I’m drip-feeding £200 a month into these 2 juicy growth shares

Andrew Woods assesses the prospects of two interesting growth shares and formulates a long-term plan to manage his investment risk.

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While investing in income stocks can be worthwhile, I also find growth shares extremely exciting. With £200 a month to invest, I’m looking to drip-feed cash into high-quality companies with genuine growth prospects. Let’s take a closer look.

Increasing production

Jubilee Metals (LSE:JLP) is the first business that catches my eye. At the time of writing, the shares are trading at 13.3p. 

For the six months to 30 June, the AIM 100 metals recovery firm reported that it had invested £58m into expanding its operations in the recovery of platinum group metals (PGMs), copper, and cobalt.

These metals are in long-term high demand, given their importance to decarbonisation projects, like electric vehicles (EVs).

There are also new operations in South Africa that could increase annual output by 44,000 PGM ounces per year. This is an exciting development for the rapidly growing company.

Over the first half of the year, Jubilee Metals saw a 5% increase in PGM production, despite a number of interruptions and stoppages. There was also a 14% increase in copper production for the firm.

However, there’s a risk that military action could threaten the firm’s operations. It’s based in several countries in Africa that have volatile political systems.

On the flip side, it has a cash balance of £18.69m and total debt of £11.17m. To that end, I feel that the company could survive any near-term threats to its operations. 

An airline recovery?

Next, Jet2 (LSE:JET2) grabs my attention with its share price currently at 903p. 

The short-haul airline was battered during the pandemic because international flying ground to a halt.

For the years ended March, in 2021 and 2022, the business reported widening pre-tax losses of £370m and £388m.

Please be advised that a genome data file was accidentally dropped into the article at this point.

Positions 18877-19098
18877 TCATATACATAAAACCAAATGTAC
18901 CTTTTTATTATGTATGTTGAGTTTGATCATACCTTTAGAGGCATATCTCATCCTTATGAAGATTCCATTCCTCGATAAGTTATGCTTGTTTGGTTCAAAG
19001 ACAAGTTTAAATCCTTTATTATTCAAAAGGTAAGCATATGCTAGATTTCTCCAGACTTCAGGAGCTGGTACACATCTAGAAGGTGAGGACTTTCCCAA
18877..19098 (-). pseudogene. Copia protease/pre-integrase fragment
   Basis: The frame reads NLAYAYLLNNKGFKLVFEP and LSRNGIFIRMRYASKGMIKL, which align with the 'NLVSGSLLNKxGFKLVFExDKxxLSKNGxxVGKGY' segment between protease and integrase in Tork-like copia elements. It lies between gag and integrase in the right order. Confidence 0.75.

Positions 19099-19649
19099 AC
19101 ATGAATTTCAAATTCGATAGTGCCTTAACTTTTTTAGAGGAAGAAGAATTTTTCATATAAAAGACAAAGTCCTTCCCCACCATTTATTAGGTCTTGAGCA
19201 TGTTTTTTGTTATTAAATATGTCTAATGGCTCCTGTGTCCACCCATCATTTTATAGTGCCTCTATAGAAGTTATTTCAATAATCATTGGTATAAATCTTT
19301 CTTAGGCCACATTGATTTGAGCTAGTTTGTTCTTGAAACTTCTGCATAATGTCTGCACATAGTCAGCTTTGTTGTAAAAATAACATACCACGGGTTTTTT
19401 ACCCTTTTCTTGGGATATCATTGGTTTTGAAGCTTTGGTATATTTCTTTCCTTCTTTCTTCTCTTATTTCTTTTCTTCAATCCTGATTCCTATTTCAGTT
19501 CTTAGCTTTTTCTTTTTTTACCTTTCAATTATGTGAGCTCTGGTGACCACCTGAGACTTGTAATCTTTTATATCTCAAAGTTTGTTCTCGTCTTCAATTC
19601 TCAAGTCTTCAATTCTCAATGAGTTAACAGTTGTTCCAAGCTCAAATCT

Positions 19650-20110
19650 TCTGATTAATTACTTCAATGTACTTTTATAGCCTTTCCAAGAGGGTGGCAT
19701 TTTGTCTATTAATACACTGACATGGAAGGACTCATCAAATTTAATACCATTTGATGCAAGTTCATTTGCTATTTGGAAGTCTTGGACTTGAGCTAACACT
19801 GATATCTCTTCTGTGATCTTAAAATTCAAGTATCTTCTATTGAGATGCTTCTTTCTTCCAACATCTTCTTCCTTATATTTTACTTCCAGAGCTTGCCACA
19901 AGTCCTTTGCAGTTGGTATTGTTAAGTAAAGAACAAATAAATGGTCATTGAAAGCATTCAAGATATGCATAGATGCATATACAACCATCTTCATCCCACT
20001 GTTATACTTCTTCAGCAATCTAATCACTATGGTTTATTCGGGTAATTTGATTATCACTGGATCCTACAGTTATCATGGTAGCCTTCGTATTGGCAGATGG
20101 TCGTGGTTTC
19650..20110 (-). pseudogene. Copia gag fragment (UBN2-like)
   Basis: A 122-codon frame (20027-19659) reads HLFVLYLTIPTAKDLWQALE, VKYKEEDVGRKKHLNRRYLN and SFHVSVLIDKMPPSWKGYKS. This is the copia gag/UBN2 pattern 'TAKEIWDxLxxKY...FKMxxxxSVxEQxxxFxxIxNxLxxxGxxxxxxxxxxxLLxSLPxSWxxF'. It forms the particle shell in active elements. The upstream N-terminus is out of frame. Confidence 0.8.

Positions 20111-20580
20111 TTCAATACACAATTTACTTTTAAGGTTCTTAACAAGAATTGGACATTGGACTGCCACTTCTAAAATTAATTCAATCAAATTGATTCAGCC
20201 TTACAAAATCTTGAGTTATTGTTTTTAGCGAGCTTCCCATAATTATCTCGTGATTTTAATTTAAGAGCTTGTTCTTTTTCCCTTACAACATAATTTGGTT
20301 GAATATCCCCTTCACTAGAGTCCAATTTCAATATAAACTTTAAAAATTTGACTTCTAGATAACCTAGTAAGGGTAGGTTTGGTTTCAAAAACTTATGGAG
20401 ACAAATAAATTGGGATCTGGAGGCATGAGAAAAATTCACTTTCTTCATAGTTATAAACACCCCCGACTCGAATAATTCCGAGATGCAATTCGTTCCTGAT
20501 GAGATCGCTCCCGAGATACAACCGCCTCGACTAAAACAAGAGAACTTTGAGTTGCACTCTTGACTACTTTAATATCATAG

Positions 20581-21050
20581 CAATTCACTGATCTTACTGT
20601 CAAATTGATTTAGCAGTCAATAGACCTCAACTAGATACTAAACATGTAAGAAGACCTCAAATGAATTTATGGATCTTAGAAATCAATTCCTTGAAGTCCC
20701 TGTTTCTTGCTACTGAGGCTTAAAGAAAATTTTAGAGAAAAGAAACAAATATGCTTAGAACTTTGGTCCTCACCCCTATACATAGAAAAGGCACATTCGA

At the current time, the climate of fewer international restrictions and a slightly lower oil price are both helping the company recover from the battering of the past couple of years.

But there remains the threat of further pandemic variants. These could cause more disruption to international travel, even if it’s not as extreme as it was during lockdowns.

Despite this, summer on-sale seat capacity was 14% higher in 2022 compared to pre-pandemic levels.

In addition, the AIM 100 constituent has operating cash flow of £653m. This means that it’s should be able to withstand any further disruption to its operations. 

Also, its total cash balance of £1.94bn far exceeds its total debt of £1.37bn. This strong balance sheet is another reason why I’m attracted to this growth stock.

Overall, these two companies may provide good scope to grow my initial investments. Given their higher-risk nature, however, I think a good approach for me is to buy the shares gradually. As such, I’ll put £200 aside every month for investment in these two businesses and will add them soon.

Should you invest, the value of your investment may rise or fall and your capital is at risk. Before investing, your individual circumstances should be assessed. Consider taking independent financial advice.

Andrew Woods has no position in any of the shares mentioned. The Motley Fool UK has no position in any of the shares mentioned. Views expressed on the companies mentioned in this article are those of the writer and therefore may differ from the official recommendations we make in our subscription services such as Share Advisor, Hidden Winners and Pro. Here at The Motley Fool we believe that considering a diverse range of insights makes us better investors.

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